2. Model the expected performance of each LLIN in a target area [image labelled modelling]
  3. Develop an economic analysis of the product choice decision [image labelled economic analysis]
Workstream 2: Future Threats

Anticipating and preparing for other emerging VBD threats

This workstream addresses emerging and future threats, and has two core functions:

  1. Horizon scanning – research on emerging issues and trends that threaten to increase the transmission of mosquito-borne diseases and/or undermine vector control
  2. Building resilience – working with vector control programmes to enhance core capabilities required to detect and respond to emerging threats, and ensuring timely access to relevant technical resources and know-how.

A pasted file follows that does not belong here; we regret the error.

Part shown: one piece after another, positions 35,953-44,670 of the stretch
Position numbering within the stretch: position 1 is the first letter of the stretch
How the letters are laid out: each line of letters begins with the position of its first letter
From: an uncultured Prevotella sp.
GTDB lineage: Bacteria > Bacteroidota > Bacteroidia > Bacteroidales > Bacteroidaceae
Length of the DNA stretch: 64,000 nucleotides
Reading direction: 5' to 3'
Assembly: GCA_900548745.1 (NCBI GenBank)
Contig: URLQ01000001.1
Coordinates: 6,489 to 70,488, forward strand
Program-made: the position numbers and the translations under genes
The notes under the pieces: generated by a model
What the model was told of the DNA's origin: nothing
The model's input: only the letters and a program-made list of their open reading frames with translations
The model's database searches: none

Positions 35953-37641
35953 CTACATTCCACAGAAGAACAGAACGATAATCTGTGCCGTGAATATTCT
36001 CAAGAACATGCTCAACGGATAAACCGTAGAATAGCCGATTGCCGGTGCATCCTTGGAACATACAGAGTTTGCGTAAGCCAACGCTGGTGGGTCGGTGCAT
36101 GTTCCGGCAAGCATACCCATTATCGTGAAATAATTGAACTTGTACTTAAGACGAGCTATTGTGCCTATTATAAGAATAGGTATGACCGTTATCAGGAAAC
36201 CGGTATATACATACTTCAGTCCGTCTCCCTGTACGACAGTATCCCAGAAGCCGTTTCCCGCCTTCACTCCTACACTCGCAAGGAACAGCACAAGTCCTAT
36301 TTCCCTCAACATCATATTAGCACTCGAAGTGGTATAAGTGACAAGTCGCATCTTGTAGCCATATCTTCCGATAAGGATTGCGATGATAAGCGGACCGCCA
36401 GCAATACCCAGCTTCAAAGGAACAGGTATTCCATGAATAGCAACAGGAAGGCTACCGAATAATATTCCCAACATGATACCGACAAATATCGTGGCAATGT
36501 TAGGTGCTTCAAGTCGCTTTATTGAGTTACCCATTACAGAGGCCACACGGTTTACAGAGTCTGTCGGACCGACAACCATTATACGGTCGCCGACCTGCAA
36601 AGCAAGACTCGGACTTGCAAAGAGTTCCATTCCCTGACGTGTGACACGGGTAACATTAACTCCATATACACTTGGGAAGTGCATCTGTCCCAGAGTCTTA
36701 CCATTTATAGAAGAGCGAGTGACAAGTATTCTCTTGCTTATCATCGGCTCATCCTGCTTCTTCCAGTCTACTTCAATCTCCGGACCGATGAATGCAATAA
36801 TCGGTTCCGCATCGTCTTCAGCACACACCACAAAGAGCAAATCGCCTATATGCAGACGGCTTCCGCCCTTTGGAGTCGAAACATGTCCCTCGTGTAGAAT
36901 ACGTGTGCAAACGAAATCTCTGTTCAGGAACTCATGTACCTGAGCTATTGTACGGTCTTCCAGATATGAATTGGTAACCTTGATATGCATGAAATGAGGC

Why is this important?

We will focus on threats which could arise from ongoing processes of development. Human-made landscapes (rural and urban) occupy an ever-increasing fraction of the land-surface of the planet. Urbanisation is a key trend in many developing economies; by 2025, it is estimated that more than 50% of the population in Africa will lie in cities. Two disease vectors thrive in these urban environments:

Aedes aegypti, the primary vector of arboviral diseases (such as dengue, Zika, chikungunya and yellow fever). Aedes-borne arboviruses are a growing problem around the world, yet control is hampered by a lack of fundamental knowledge on disease burden, vector ecology and effective interventions.

Aegypti
Aedes aegyti – credit: Flickr © Anders L

 

Anopheles stephensi, an efficient urban vector of malaria. Originating from South Asia, An. stephensi has been invading cities across sub-Saharan Africa

A Stephensi
Anopheles stephensi – credit: Flickr © Anders L